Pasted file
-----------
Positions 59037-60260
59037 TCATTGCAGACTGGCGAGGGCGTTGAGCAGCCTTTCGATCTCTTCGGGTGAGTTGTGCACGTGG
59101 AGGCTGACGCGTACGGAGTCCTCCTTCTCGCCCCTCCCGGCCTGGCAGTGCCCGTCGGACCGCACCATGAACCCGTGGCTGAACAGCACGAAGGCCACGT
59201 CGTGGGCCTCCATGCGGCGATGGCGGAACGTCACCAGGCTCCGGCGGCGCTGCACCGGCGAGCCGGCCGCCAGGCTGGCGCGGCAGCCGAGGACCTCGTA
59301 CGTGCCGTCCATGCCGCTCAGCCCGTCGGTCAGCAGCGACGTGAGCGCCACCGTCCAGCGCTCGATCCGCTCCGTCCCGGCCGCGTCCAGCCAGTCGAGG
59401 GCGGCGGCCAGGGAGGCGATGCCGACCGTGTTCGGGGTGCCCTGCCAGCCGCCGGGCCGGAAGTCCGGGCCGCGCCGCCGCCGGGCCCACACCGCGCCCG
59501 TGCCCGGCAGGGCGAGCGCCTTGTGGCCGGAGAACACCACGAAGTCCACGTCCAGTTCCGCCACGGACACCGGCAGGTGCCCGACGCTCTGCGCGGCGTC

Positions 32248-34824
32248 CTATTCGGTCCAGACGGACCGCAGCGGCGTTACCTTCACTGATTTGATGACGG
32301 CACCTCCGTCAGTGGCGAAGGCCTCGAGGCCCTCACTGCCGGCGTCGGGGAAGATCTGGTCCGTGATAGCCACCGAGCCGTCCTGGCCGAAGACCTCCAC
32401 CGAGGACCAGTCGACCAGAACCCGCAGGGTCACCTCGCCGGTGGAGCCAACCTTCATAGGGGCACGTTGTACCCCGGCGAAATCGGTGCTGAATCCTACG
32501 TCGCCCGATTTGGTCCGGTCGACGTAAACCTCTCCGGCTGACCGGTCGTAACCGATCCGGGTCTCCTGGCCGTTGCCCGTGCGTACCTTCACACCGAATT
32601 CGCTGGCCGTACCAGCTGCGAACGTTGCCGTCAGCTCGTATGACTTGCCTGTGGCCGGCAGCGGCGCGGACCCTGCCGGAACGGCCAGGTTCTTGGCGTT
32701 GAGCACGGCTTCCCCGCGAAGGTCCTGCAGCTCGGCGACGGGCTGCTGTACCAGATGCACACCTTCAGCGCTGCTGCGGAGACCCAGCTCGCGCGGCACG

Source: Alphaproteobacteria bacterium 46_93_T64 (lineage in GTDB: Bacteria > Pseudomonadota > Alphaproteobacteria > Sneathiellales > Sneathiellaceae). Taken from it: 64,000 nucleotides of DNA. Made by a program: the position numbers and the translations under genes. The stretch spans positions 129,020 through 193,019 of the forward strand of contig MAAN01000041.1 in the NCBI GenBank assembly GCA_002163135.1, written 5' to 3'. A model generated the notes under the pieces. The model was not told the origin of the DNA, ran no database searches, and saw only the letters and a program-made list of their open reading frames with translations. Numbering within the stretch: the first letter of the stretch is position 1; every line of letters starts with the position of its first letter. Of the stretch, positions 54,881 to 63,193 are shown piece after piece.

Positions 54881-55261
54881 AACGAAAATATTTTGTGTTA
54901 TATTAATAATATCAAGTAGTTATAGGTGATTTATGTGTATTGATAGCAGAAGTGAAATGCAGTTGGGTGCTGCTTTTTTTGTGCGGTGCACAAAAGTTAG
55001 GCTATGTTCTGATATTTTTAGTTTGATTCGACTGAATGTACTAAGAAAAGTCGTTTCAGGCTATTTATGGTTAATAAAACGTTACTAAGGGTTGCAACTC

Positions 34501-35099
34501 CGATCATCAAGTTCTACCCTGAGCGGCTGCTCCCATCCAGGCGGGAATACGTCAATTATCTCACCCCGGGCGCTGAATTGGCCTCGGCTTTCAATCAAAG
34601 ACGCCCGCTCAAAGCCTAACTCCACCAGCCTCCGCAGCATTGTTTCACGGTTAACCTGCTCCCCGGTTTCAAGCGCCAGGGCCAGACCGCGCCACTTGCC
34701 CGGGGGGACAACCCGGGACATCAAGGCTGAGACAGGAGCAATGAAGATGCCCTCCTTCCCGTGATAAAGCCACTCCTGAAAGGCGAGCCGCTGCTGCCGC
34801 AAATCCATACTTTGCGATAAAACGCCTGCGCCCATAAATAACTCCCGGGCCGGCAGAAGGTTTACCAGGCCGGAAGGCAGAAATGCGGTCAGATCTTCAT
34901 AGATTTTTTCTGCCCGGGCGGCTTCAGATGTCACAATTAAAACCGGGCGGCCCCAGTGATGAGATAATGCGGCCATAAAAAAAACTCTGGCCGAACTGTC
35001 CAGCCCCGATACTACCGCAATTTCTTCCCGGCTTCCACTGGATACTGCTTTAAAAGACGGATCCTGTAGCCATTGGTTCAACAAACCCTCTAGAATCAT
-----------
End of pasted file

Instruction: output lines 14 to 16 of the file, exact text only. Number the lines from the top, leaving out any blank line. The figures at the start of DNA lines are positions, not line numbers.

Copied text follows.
32701 GAGCACGGCTTCCCCGCGAAGGTCCTGCAGCTCGGCGACGGGCTGCTGTACCAGATGCACACCTTCAGCGCTGCTGCGGAGACCCAGCTCGCGCGGCACG

Source: Alphaproteobacteria bacterium 46_93_T64 (lineage in GTDB: Bacteria > Pseudomonadota > Alphaproteobacteria > Sneathiellales > Sneathiellaceae). Taken from it: 64,000 nucleotides of DNA. Made by a program: the position numbers and the translations under genes. The stretch spans positions 129,020 through 193,019 of the forward strand of contig MAAN01000041.1 in the NCBI GenBank assembly GCA_002163135.1, written 5' to 3'. A model generated the notes under the pieces. The model was not told the origin of the DNA, ran no database searches, and saw only the letters and a program-made list of their open reading frames with translations. Numbering within the stretch: the first letter of the stretch is position 1; every line of letters starts with the position of its first letter. Of the stretch, positions 54,881 to 63,193 are shown piece after piece.

Positions 54881-55261